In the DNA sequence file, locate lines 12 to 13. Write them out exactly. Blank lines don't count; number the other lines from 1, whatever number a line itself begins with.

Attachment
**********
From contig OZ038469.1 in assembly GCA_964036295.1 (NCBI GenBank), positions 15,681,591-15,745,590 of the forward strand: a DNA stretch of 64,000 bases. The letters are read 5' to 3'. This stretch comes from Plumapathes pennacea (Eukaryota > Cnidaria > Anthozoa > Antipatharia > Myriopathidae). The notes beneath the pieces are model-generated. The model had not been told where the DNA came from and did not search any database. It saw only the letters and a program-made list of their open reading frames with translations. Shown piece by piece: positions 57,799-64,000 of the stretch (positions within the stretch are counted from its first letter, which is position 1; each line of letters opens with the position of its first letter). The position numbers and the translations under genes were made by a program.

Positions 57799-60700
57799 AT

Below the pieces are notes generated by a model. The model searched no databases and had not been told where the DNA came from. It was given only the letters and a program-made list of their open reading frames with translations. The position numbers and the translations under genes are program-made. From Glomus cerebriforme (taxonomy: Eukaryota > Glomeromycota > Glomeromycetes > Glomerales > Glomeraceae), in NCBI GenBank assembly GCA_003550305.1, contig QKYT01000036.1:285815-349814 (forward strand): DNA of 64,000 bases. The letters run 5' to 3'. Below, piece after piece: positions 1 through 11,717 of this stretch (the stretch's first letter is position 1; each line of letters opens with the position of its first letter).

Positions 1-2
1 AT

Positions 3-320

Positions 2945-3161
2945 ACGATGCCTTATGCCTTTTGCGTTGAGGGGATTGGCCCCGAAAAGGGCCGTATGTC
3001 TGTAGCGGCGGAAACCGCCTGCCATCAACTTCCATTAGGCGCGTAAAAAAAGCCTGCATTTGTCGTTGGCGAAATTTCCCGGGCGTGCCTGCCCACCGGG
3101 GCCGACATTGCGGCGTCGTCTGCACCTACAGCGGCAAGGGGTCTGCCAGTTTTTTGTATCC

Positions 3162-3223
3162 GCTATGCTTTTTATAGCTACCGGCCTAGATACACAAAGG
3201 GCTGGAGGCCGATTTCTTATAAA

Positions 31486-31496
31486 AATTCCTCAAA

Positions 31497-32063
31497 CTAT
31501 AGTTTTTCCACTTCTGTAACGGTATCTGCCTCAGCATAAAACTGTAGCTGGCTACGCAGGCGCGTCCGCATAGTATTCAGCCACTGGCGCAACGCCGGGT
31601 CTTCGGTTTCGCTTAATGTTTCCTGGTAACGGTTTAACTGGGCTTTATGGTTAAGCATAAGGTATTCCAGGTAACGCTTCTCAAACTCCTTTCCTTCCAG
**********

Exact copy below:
Positions 3162-3223
3162 GCTATGCTTTTTATAGCTACCGGCCTAGATACACAAAGG